VW's Labor Leader To Meet With Chattanooga Workers

Derek Kreindler
by Derek Kreindler
vw s labor leader to meet with chattanooga workers

The head of Volkswagen’s Works Council may soon be paying a visit to workers at Chattanooga to discuss the prospect of a works council. Reuters reports that Bernd Osterloh will be headed down south for a “dialogue” about representation. The UAW will not be present at the talks, but representatives of both VW and IG Metall, Germany’s largest labor union, will be in attendance.

Despite the UAW’s absence, the union and IG Metall have their respective ties, with UAW head Bob King acting as IG Metall’s labor representative on Opel’s supervisory board. The meeting is also occurring as the anti-union camp digs in its heels with a campaign aimed at thwarting the UAW’s organization drive.

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  • Grinchsmate Grinchsmate on Oct 03, 2013

    Im not American so can someone tell me if I've got this right. Some states have a "right to work" and this means a worker chooses whether or not to join a union. Other states have "no right to work"? so a workplace can be either unionised or not. If it is unionised everyone is compelled to join the union. For a workplace to become unionised a simple majority of workers must vote in favour. And now I'm not sure, if a majority of workers in "no right to work" state do not wish to join a union is unionism in that workplace banned? If that is right then this is my position. As I understand it Americans have a constitutional right to freedom of assembly. Doesn't that imply a right to freedom from assembly? If so then the only argument for "no right to work" is that a worker is free to quit their job and so not be part of the assembly. This argument falls down as withdrawal of employment is a form of coercion and removes the freedom part of the freedom of assembly. I would also note that the US has adopted the Universal Declaration of Human Rights. The UDHR explicitly states that "No one may be compelled to belong to an association" and "Everyone has the right to work, to free choice of employment, to just and favourable conditions of work and to protection against unemployment". I couldn't care less if anyone else joins a union just don't make me join.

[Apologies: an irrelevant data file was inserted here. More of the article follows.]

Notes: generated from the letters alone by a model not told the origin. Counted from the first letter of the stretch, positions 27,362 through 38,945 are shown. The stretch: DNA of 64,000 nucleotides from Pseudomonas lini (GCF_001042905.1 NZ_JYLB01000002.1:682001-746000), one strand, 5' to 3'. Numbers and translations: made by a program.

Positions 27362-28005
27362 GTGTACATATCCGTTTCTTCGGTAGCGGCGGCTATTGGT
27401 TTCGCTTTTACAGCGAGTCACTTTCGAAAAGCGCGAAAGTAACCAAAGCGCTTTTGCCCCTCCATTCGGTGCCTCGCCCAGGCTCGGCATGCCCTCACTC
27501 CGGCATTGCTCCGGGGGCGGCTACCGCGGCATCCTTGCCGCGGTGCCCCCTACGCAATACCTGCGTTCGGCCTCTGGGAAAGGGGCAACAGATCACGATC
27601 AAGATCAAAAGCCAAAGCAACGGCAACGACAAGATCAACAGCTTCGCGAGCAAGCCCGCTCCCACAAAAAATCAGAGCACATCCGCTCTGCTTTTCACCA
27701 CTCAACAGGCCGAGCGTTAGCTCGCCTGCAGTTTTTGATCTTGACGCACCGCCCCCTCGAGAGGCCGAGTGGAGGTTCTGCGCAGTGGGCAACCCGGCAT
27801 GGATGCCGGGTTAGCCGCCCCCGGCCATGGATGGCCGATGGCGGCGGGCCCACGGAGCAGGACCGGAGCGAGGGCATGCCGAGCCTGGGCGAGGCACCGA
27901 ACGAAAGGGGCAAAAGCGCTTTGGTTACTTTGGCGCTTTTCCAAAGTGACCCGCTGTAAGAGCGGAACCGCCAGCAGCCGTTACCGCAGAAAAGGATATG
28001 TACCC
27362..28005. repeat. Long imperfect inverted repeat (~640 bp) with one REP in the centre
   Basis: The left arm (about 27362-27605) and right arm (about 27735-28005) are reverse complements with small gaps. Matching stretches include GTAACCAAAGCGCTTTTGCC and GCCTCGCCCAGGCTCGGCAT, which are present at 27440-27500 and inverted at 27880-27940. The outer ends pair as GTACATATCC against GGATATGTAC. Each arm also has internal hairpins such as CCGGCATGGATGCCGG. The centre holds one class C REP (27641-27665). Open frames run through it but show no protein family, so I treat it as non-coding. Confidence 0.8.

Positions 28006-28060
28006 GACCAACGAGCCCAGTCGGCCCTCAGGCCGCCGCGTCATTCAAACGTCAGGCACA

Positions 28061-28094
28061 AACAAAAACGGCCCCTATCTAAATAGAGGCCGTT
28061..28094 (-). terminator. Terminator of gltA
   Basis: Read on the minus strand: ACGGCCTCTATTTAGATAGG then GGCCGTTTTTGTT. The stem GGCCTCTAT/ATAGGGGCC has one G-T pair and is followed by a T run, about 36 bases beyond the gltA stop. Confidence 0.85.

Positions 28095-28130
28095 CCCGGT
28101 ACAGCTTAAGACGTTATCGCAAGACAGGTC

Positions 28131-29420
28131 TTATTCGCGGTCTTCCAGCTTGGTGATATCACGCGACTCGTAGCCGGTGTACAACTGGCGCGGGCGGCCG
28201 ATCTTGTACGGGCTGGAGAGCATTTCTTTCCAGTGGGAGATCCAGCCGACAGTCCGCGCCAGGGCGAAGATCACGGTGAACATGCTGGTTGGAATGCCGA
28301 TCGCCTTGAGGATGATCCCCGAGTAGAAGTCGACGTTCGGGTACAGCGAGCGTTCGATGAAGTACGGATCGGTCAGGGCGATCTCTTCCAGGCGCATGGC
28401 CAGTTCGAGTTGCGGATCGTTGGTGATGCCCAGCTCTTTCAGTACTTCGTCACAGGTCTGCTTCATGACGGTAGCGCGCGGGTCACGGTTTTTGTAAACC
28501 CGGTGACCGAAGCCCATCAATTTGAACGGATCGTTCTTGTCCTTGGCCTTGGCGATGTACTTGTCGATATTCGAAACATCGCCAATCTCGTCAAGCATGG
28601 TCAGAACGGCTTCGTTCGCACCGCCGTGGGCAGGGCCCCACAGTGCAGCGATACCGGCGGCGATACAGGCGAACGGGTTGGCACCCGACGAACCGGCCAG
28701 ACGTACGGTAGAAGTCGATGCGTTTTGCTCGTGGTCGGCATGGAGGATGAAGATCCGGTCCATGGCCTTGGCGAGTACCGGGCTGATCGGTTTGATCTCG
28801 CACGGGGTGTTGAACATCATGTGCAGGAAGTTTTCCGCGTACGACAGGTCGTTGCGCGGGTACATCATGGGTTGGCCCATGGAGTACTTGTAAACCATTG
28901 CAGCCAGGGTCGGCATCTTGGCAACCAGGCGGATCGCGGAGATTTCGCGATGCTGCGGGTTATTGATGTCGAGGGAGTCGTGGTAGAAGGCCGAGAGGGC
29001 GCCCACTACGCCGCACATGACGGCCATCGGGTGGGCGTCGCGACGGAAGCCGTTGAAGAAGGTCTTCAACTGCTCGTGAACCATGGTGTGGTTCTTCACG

• See 1 previous
    • Redav Redav on Oct 03, 2013

      Without worrying about the fine details, yes, your summary is accurate. A "right to work" state is one that has laws that do not require an employee to join a union if he does not want to. The right to assembly (or not assemble) is not exactly applicable. Rather, a closed shop is more like a company policy--for example, you either accept that you will follow the rules (such as attending safety meetings, etc.) or you choose to not work there. The philosophical problem I have is that a closed shop can require dues or excessive actions (such as strikes), which IMO is an undue burden on those who disagree with the union. I dislike that a union may use those dues in ways counter to the desires of the worker (e.g., political contributions). I don't like it when a company makes an employee pay for his safety shoes, office supplies, tools, software, etc., and that's essentially how I see a closed shop's requirement for paying for representation.

  • Jimal Jimal on Oct 03, 2013

    You know, unless VW gets its head out of its ass in terms of its product and product mix here in the states, it isn't going to matter what union is going to represent the workers because there won't be any workers to represent...

  • Udman Udman on Oct 03, 2013

    If this succeeds, then who knows how far IG Metall will influence other "German" transplants here in North America, and that is the reason why Southern Politicians are so against this. The Alabama Mercedes-Benz plant, and the South Carolina BMW plants would be the next visible targets, as AG Metall could simply shut down their respective (German) home plants if provoked.

  • Boxerman Boxerman on Oct 04, 2013

    As I understand it VW wanted to have a works council in the plant,probably a decent idea, not that there were any know serious issues between labor and mamagement. Under US law apparently a compoany cannot form an internal company works council, there must be outside union represenatation. This sia an old law to protect unions and prevenat plantrs avoiding having unions by talking directly to the shop floor and its representatives. Or at least that was the position of IG union controlled VW germany. VW without trying to have an internal works council and even seeing whther the law requiring a union was relevant then apporached the UAW to reperesent the plant. Employess were asked the the UAW to sign a piece of papoer as to whther they were intereted in hearing more about the union. I imagine open minded people signed yes. The UAW then claimed these signed pieces of paper as a vote of over 50% to have union representation. The employess have now countered that this was not avote and union misrepresentation about what they were signing and are asking for a closed ballot on whther to have a union or not. because the vote will almost certainly be not to have aunion VW and I g metall are doing their best to avoid the vote. BTW is this not the same company that had to close its plant in pensylvania because of union activity and crappy products which then opened in Tebnsess where we haver a healthy non union auto industry. Its also the same dumbshit company that americanised its products with cheap interiors and beam axles, thereby eliminating the reason why we buy german cars.